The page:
An unnamed military source told Interfax in Moscow on August 22 that the upcoming Rubezh-2006 exercises of the Collective Security Treaty Organization (CSTO), which will begin in western Kazakhstan on August 23, will "center on an operation to resist those who want to establish an Islamic caliphate run according to Shari'a law in Central Asia." The three sides in the games will be the "blue," or armed terrorist and extremist organizations; the "brown," or states that are not CSTO members; and the "red," or CSTO member states. The news agency added that "the the following: taking advantage of the local population's resentment over the results of a presidential election, terrorist and extremist organizations seize power in a Central Asian state and a neighboring nation's border districts in an attempt to create a caliphate and enlarge its territory by invading a neighboring country.... The Kazakh authorities then ask the CSTO to provide military assistance to defend the country's sovereignty." PM

Interior Minister Rashid Nurgaliyev said in Kazan on August 22 that his "ministry, together with other law enforcement agencies, has stopped the operations of the clandestine terrorist group Islamic Jamaat, with cells functioning in Tatarstan, Bashkortostan, and Ulyanovsk Oblast," Interfax reported. He added that "41 group members have been exposed as publicly calling for extremist activities, provoking hatred or enmity, and planning terrorist actions." He did not elaborate. Nurgaliyev noted that five people are under arrest, two have been placed on international wanted lists, and one on the federal wanted list. PM

In an undated e-mail posted on August 21 on the Chechen website, Daghestan's Shariat jamaat claimed responsibility for the August 8 attack that killed Buinaksk Raion prosecutor Bitar Bitarov and for wounding Interior Minister Adilgirey Magomedtagirov, who immediately traveled to Buinaksk to investigate the killing (see "RFE/RL Newsline," August 9, 2006). The jamaat statement claimed that the attack was staged by the Riyadus Salikhiin special operations group and was intended as a formal response to Moscow's appeal to militants in the North Caucasus to lay down their arms. Riyadus Salikhiin was created and formerly led by radical Chechen field commander Shamil Basayev, who died last month in circumstances that remain unclear (see "RFE/RL Newsline," July 11 and 12, 2006). The jamaat expressed regret that Magomedtagirov, whom it claimed is hated by many of his subordinates, survived the attack, and pledged to kill him next time. The jamaat further rejected Russian Interior Minister Nurgaliyev's August 20 statement that militant groups in Daghestan have been "bled white" by a series of recent reprisals and arrests. LF

RUSSIAN NEWS AGENCY CHALLENGES INGUSHETIAN PRESIDENT posted on August 21 an open letter to President Murat Zyazikov detailing the obstacles encountered by Zurab Markhiyev, its designated future correspondent in Magas, in obtaining accreditation from the Ingushetian government. The open letter quotes Zyazikov's press service head Isa Merzhoyev as having told Markhiyev that Zyazikov objects to his appointment, and as having said that "we don't need an additional information channel," and that "Regnum is only interested in negative [reporting.]" It asks Zyazikov to clarify whether he personally decides which correspondents should receive accreditation, or whether he delegates such decisions to his subordinate. LF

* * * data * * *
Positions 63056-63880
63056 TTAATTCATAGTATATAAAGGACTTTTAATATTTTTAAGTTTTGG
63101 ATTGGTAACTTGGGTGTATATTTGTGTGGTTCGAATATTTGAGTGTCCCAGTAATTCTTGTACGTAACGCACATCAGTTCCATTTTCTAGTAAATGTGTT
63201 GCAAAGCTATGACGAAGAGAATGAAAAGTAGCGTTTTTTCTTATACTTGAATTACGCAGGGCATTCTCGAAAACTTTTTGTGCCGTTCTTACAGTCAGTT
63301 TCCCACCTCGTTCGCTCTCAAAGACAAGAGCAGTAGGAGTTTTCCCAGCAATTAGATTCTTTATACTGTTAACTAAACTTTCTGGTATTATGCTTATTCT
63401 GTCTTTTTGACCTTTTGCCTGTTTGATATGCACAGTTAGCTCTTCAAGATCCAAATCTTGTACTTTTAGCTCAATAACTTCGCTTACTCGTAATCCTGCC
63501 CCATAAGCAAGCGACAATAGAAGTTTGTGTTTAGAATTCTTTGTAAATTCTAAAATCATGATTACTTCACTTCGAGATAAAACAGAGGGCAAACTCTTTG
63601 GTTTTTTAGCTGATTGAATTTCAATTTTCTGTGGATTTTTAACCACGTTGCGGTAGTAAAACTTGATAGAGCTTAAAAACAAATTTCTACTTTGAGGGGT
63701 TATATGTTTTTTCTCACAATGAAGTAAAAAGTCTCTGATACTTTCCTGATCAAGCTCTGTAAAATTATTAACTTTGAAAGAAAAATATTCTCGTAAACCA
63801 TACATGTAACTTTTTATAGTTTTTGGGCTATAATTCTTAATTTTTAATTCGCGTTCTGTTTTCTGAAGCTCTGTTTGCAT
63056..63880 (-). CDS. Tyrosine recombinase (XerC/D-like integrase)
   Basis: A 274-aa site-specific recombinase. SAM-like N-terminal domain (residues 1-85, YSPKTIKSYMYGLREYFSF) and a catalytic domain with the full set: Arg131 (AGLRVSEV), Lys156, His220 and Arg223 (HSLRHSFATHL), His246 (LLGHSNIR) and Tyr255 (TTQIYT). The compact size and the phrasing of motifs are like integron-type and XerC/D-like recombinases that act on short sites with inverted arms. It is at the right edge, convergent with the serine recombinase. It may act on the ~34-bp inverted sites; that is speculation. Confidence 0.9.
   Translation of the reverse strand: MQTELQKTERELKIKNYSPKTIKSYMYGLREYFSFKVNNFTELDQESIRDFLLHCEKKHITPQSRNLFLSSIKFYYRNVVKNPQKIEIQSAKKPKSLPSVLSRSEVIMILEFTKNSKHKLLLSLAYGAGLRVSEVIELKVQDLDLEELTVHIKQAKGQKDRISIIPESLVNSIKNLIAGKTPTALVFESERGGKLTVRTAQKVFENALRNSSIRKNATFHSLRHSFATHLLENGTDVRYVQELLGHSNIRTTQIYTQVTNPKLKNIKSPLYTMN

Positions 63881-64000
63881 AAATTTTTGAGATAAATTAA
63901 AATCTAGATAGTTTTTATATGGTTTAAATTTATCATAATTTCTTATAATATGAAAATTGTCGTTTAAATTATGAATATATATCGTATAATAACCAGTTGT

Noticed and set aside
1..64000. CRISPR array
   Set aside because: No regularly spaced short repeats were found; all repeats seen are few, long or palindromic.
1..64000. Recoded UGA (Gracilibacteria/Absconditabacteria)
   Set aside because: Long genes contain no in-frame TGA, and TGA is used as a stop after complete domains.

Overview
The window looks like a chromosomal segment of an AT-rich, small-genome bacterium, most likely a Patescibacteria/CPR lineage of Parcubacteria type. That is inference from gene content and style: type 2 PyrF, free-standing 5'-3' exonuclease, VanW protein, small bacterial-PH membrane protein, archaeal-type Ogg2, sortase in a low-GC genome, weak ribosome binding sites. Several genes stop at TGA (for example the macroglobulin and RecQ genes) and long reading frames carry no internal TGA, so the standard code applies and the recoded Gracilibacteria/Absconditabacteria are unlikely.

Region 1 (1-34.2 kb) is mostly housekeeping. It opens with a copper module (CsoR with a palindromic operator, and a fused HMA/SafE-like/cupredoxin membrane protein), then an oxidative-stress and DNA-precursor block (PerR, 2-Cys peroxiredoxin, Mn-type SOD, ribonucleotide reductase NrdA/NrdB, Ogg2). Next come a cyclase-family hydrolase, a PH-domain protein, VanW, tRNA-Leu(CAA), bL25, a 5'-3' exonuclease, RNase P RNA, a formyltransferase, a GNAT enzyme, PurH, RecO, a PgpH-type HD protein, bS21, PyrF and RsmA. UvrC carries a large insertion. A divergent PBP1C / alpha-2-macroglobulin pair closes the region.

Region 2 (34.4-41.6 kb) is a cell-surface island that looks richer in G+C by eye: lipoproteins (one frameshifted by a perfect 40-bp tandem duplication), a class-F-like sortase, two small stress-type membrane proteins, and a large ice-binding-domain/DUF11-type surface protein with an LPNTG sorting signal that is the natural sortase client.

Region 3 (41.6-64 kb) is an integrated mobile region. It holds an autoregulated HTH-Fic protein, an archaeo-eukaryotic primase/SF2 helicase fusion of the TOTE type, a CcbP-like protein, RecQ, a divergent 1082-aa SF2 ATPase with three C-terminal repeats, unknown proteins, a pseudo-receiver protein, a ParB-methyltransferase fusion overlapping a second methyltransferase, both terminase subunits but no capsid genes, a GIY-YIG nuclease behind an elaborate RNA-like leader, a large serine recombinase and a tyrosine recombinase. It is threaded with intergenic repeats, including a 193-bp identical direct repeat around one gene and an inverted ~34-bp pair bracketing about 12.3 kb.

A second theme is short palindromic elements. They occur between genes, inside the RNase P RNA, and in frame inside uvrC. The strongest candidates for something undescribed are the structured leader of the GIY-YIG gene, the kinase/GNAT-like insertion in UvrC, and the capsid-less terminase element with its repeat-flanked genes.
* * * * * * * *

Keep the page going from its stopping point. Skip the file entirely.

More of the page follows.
On the final leg of his tour of the South Caucasus, Antonio Guterres met in Yerevan on August 21 with Armenian President Robert Kocharian and with Foreign Minister Vartan Oskanian, Noyan Tapan and RFE/RL's Armenian Service reported. Guterres expressed the hope that a political solution to the Karabakh conflict can be reached that would encompass restoration of property rights on both sides. He explicitly disowned a statement attributed to him by Azerbaijani media to the effect that Azerbaijan's displaced persons problem is the most serious of any country in the world (see "RFE/RL Newsline," August 18, 2006). "It is common knowledge that this problem is much bigger in Pakistan, Afghanistan, Sudan, or Colombia than in Azerbaijan," Guterres said. LF

Speaking in Yerevan on 21 August at a joint press conference after his talks with UN High Commissioner for Refugees Guterres, Armenian Foreign Minister Oskanian said that the OSCE Minsk Group is currently trying to schedule a further round of talks between himself and his Azerbaijani counterpart Elmar Mammadyarov on approaches to resolving the Karabakh conflict, but that no specific date of venue has yet been agreed on, according to Radiolur and as cited by Groong. Oskanian also said that the Minsk Group co-chairs have not yet proposed any "new ideas," although such ideas "can be expected at any time." The Azerbaijani online daily predicted on August 16 that the co-chairs will make public unspecified new proposals next month. Oskanian reaffirmed Armenia's readiness to cooperate with Azerbaijan in extinguishing brush fires in districts bordering on the unrecognized Nagorno-Karabakh Republic that are currently under Armenian control, according to Mediamax as cited by Groong. He recalled the conclusion -- hotly disputed by Azerbaijan -- by Ambassador Andrzej Kasprzyk, the special representative of the OSCE Chairman in Office for the Karabakh conflict, that those fires were not started deliberately by the Armenian side (see "RFE/RL Newsline," August 1 and 17, 2006). Oskanian described as "incomprehensible" Baku's stated intention of raising the brush fires issue with the UN General Assembly. LF